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The Interaction16 Redux in NYC

View of NYC from Bloomberg building

The featured photo is a view of NYC from 28th floor of Bloomberg building where The Interaction16 Redux took place on Saturday, May 14th (yesterday).

The event had 4 talks selected from the recent IxDA international conference in Helsinki:

  • Opening Keynote: Learning From Live Systems by Josh Seiden
  • Invisible Cities by Pablo Honey
  • Shallow Interaction Patterns for Deeper Human Experiences by Kieran Evans and Jes Koepfler
  • Closing Keynote: Magical UX and the Internet of Things by Josh Clark

I enjoyed all talks. Josh Seiden talked about the blend of Service Design, Lean Startup, and Lean UX methods into “Learning From Live Systems” approach and about a mix of software and human “concierge” services. Pablo Honey talked about invisible cities and how user experience designers can enhance the physical and digital spaces that we live in. Kieran Evans and Jes Koepfler demonstrated 6 shallow patterns that they applied in Extreme Event, a social game that teaches players about disaster resilience.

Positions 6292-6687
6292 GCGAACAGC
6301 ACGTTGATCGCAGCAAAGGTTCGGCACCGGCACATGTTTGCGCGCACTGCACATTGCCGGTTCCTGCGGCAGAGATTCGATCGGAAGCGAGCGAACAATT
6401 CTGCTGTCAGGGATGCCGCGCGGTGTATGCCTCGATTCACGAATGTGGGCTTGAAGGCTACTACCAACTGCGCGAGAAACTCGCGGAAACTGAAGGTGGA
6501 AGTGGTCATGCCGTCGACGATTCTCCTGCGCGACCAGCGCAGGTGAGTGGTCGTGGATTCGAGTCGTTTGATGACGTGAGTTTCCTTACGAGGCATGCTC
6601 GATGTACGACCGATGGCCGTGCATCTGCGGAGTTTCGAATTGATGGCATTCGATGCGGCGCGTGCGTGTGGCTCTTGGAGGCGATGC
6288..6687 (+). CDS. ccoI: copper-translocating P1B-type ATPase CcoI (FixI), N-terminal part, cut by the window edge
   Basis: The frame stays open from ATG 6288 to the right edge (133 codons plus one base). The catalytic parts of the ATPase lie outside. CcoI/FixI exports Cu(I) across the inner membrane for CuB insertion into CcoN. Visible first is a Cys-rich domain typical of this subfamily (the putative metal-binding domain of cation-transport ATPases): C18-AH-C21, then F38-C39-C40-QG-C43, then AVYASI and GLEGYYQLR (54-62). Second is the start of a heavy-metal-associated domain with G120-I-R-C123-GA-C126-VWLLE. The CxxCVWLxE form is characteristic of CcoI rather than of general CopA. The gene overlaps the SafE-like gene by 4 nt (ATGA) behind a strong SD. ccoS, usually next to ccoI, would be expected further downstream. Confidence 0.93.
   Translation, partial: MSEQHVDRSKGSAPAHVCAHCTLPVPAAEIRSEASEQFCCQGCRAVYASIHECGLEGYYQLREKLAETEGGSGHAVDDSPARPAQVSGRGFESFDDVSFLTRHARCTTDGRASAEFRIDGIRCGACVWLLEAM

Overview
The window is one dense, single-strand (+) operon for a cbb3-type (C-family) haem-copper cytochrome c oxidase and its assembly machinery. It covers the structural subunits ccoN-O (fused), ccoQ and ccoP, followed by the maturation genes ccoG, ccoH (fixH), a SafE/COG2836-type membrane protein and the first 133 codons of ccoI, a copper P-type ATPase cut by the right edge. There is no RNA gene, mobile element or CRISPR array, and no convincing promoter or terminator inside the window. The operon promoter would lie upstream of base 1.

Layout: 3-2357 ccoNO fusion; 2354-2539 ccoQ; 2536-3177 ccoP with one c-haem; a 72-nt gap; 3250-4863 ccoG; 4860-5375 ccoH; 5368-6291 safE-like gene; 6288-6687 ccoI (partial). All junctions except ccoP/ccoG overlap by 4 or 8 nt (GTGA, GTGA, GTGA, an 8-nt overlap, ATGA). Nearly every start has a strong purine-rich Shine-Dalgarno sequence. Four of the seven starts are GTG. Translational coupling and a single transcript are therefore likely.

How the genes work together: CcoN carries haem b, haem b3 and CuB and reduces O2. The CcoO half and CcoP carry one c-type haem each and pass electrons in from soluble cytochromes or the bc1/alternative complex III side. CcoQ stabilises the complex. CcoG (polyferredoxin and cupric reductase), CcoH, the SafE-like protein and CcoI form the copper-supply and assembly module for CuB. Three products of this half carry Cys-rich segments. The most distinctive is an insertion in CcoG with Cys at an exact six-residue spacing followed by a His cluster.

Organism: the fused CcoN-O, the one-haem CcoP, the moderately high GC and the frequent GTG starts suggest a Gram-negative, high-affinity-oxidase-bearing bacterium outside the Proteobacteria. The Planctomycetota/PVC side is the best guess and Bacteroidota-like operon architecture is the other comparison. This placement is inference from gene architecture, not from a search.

The last talk was very entertaining. I liked it that Josh Clark used his magic wand to try to light candles and shared a lot of interesting thoughts of how technology can be magic.

He also mentioned a product by Wayfindr, a non-profit organization that helps blind people navigate the world by using mobile devices. I am glad that Josh shared an example of a beneficial product that was actually used and tested by blind people and not an example of “smart” signing gloves that has been a hype lately (the product that failed due to no feedback from native signers which also upset many signing Deaf people).

Another thing I would like to note that as a deaf attendee I could follow presenters via verbatim live captioning. As an accessibility consultant, I provided customized advice to organizers on how to make their event accessible. I also used sign language interpreters to voice for me during Q&A and to communicate with people during breaks and networking part after presentations.

Captioning benefits everyone – not only myself, but also many other audience members. Also, hearing loss is very stigmatized and those who have it would not ask for captioning access or are not even aware of this additional option to better understand presentations. Majority of them don’t know or understand sign language to benefit from interpreters. That’s why I provide customized consulting and training to organizers on how to make their events accessible.

Do you want to learn more about how to make your events accessible? Do you want to hire me as one of your speakers for your events? Contact me!

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